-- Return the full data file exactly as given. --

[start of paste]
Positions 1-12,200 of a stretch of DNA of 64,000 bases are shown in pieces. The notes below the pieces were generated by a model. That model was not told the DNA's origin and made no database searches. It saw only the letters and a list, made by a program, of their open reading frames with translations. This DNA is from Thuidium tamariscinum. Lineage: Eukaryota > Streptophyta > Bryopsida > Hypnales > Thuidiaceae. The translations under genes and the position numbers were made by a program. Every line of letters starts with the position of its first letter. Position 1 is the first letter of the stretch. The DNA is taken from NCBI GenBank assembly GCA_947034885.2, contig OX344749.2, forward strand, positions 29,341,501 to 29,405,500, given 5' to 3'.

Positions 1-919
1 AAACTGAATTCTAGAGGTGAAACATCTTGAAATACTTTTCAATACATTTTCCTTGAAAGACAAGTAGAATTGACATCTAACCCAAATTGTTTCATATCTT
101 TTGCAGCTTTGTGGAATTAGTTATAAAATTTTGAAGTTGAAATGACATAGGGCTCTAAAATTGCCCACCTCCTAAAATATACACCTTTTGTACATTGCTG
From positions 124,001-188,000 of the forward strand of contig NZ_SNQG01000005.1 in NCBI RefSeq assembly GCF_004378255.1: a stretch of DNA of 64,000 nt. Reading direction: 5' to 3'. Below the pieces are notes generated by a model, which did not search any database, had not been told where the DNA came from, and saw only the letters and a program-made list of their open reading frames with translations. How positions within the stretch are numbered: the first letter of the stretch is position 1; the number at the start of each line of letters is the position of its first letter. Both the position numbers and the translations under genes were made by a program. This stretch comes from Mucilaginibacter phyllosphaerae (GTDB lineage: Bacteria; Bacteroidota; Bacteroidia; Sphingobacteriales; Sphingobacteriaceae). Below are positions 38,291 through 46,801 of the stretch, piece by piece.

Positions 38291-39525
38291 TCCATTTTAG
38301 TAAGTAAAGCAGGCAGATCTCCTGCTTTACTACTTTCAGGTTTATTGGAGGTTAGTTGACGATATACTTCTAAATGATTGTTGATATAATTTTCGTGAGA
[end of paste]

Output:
Positions 1-12,200 of a stretch of DNA of 64,000 bases are shown in pieces. The notes below the pieces were generated by a model. That model was not told the DNA's origin and made no database searches. It saw only the letters and a list, made by a program, of their open reading frames with translations. This DNA is from Thuidium tamariscinum. Lineage: Eukaryota > Streptophyta > Bryopsida > Hypnales > Thuidiaceae. The translations under genes and the position numbers were made by a program. Every line of letters starts with the position of its first letter. Position 1 is the first letter of the stretch. The DNA is taken from NCBI GenBank assembly GCA_947034885.2, contig OX344749.2, forward strand, positions 29,341,501 to 29,405,500, given 5' to 3'.

Positions 1-919
1 AAACTGAATTCTAGAGGTGAAACATCTTGAAATACTTTTCAATACATTTTCCTTGAAAGACAAGTAGAATTGACATCTAACCCAAATTGTTTCATATCTT
101 TTGCAGCTTTGTGGAATTAGTTATAAAATTTTGAAGTTGAAATGACATAGGGCTCTAAAATTGCCCACCTCCTAAAATATACACCTTTTGTACATTGCTG
From positions 124,001-188,000 of the forward strand of contig NZ_SNQG01000005.1 in NCBI RefSeq assembly GCF_004378255.1: a stretch of DNA of 64,000 nt. Reading direction: 5' to 3'. Below the pieces are notes generated by a model, which did not search any database, had not been told where the DNA came from, and saw only the letters and a program-made list of their open reading frames with translations. How positions within the stretch are numbered: the first letter of the stretch is position 1; the number at the start of each line of letters is the position of its first letter. Both the position numbers and the translations under genes were made by a program. This stretch comes from Mucilaginibacter phyllosphaerae (GTDB lineage: Bacteria; Bacteroidota; Bacteroidia; Sphingobacteriales; Sphingobacteriaceae). Below are positions 38,291 through 46,801 of the stretch, piece by piece.

Positions 38291-39525
38291 TCCATTTTAG
38301 TAAGTAAAGCAGGCAGATCTCCTGCTTTACTACTTTCAGGTTTATTGGAGGTTAGTTGACGATATACTTCTAAATGATTGTTGATATAATTTTCGTGAGA